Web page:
National Cleansing: Retribution Against Nazi Collaborators in Postwar Czechoslovakia
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BeschreibungThis comprehensive history of postwar Czech retribution examines the prosecution of more than one-hundred thousand suspected war criminals and collaborators by Czech courts and tribunals after the Second World War. Based on archival sources that remained inaccessible during the cold war, the book provides a new perspective on Czechoslovakia's transition from Nazi occupation to Stalinist rule. Frommer asserts that the Czechs made a genuine, if flawed, attempt to confront past war crimes, including their own.
InhaltsverzeichnisIntroduction; 1. Wild retribution; 2. The great decree; 3. People's courts and popular justice; 4. 'The disease of denunciation'; 5. Offenses against national honor; 6. Retribution and the transfer; 7. The National Court; 8. The road to February and beyond; Conclusion.
PortraitBenjamin Frommer is Assistant Professor of History at Northwestern University.
Pressestimmen"[A] well-written book...Benjamin Frommer has excavated a huge amount of detailed data. [F]or scholars of European reconstruction in the 1940s or Czech history, and for others who are concerned with questions of justice for perpetrators of crimes against humanity, it is a sobering and thoughtful account." Patricia , Ph.D., F.R.S.C., Sr. Fellow, Centre for International Relations, Professor and Dean of Arts Emerita, University of British Columbia, Canadian Journal of Sociology Online "In his detailed and highly readable work, Frommer provides a chronological account of post-WWII Czechoslovakiaas legal retribution against its Nazi collaborators." CHOICE "Based on meticulous archival research and careful analysis, Benjamin Frommer tells the extremely important - and largely ignored - story of postwar Czech retributive justice. National Cleansing has wide-ranging implications for our understanding of postwar Europe's attempts to come to terms with collaboration while fostering social and political unity." -Norman M. Naimark, Robert and Florence McDonnell Professor of History, Stanford University "Benjamin Frommer offers new insights into the process of imposition of Communist rule in East Central Europe after World War II. His book, immaculately researched and brilliantly argued, is also a major contribution to the literature on political justice. An outstanding achievement." -Jan Gross, Department of History, Princeton University "...a sobering and thoughful account." -Canadian Journal of Sociology Online "In his detailed and highly readable work, Frommer provides a chronological account of post-WWII Czechoslovakiaas legal retribution against its Nazi collaborators." -CHOICE "Benjamin Frommer has presented an excellent, well-documented history of postwar Czech retribution based on valuable archival materials." -Slavic Review "...in addition to its interest for specialists in Czech history, this book deserves the attention of anyone wanting to gain an in-depth understanding of European collaboration and retribution in the twentieth century." HABSBURG, David Gerlach, Department of History, University of Pittsburgh "This unusually complex and dynamic view of a historical process will set standards in the study of modern Bohemia for some time to come." - John Connelly, University of California, Berkeley "While Frommer is concerned primarily with the nature and course of the postwar political battles in Czechoslovakia, he does not neglect the wider context of European retribution against Nazi collaborators. Some of the most interesting points of the narrative are the comparisons of Czech developments to others in the immediate postwar period. All the countries carrying out retribution became involved in constructing new courts and legal practices to retroactively punish the crime of collaboration. Though the Czech case differed in some important ways, this work reminds us that it should be seen as a component part of Europe's emergence from the war. Thus, in addition to its interest for specialists in Czech history, this book deserves the attention of anyone wanting to gain an in-depth understanding of European collaboration and retribution in the twentieth century." - David Gerlach, Department of History, University of Pittsburgh, H-NET "This is a brilliant study, exhaustively researched, and presented in a remarkably balanced way. It is, beyond doubt, the seminal work on this subject." -Stanislav J. Kirschbaum, Austrian History Yearbook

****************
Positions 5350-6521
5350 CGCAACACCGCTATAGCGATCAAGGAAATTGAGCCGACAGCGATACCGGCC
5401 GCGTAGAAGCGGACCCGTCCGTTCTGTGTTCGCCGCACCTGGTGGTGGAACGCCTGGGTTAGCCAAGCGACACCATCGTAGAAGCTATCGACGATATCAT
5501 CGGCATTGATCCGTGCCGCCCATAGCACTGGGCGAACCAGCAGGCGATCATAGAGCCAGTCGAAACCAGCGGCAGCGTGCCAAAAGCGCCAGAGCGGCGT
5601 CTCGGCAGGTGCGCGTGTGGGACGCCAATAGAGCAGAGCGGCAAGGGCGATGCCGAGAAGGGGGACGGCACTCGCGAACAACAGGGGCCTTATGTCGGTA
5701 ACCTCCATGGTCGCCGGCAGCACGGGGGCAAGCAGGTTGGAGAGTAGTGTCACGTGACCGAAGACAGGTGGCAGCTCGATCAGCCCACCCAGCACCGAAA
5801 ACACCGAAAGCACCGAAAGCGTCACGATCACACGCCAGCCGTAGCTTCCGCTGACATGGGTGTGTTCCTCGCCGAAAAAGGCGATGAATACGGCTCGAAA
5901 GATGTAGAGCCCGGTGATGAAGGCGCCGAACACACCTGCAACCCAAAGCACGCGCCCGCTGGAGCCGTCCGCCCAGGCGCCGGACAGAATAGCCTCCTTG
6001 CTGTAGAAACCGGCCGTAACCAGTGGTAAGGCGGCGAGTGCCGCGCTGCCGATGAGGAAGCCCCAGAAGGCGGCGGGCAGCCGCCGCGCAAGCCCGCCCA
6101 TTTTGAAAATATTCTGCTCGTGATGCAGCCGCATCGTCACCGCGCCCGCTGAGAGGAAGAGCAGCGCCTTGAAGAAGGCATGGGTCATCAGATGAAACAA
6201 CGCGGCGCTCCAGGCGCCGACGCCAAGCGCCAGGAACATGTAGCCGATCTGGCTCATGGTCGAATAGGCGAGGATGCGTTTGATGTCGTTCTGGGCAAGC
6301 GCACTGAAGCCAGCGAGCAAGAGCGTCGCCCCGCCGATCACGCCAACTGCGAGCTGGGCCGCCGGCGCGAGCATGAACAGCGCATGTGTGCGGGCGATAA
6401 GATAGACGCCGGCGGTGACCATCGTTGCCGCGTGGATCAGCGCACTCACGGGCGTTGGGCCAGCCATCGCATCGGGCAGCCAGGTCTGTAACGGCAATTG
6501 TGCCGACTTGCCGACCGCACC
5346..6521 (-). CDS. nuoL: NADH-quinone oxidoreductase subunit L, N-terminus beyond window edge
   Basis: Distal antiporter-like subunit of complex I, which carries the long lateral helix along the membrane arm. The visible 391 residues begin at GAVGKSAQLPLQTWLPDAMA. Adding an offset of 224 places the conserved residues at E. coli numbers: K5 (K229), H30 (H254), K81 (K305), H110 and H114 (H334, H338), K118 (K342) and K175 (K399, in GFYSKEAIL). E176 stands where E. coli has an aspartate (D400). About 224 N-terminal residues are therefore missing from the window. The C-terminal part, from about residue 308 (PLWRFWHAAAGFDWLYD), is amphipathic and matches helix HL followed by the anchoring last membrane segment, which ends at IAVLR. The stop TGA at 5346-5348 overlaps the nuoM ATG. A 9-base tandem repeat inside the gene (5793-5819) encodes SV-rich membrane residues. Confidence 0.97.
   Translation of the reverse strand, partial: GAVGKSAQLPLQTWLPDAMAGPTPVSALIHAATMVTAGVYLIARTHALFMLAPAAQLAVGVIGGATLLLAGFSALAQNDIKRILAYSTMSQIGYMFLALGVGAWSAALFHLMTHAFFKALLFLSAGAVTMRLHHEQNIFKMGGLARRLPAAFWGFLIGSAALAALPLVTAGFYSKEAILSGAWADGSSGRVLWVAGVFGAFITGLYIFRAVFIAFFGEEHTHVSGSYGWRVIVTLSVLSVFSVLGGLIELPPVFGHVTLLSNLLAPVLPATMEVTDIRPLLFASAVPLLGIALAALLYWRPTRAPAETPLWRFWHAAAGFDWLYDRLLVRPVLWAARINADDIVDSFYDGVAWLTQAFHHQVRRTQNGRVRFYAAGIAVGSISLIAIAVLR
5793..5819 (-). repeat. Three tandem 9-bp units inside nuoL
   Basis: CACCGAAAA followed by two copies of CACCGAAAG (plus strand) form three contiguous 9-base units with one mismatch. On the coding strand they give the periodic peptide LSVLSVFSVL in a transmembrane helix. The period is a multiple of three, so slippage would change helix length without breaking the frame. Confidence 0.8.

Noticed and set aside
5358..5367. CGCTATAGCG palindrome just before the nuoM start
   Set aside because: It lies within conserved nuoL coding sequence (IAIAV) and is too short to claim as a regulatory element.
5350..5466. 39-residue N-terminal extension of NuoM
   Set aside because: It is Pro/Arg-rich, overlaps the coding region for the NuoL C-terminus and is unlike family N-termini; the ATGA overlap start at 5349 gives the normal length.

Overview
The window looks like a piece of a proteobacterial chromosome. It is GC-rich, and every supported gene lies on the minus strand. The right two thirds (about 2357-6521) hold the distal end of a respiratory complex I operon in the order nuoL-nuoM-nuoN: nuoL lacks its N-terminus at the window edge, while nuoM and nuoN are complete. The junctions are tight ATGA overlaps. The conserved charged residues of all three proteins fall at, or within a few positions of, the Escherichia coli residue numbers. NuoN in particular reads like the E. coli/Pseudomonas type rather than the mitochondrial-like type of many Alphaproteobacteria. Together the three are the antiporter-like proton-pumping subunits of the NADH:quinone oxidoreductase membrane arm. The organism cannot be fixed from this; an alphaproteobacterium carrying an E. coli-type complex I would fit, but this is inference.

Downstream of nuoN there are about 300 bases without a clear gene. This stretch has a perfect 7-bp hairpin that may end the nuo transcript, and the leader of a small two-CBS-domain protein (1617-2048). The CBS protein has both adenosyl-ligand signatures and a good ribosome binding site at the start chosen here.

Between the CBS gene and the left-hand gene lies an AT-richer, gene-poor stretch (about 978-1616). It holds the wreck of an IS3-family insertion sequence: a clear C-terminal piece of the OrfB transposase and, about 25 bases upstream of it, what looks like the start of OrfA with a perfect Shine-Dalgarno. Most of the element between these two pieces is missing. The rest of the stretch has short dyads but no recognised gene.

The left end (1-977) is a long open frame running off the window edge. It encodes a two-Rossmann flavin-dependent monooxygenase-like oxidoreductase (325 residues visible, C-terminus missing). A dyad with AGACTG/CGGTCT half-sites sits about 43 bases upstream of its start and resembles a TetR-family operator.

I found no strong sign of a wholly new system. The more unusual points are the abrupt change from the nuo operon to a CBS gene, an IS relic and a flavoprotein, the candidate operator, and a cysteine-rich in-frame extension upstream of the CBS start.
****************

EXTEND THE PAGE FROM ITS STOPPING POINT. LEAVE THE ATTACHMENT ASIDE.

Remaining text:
Untertitel: 'Studies in the Social and Cult'. Sprache: Englisch.
Verlag: CAMBRIDGE UNIV PR
Erscheinungsdatum: Dezember 2004
Seitenanzahl: 387 Seiten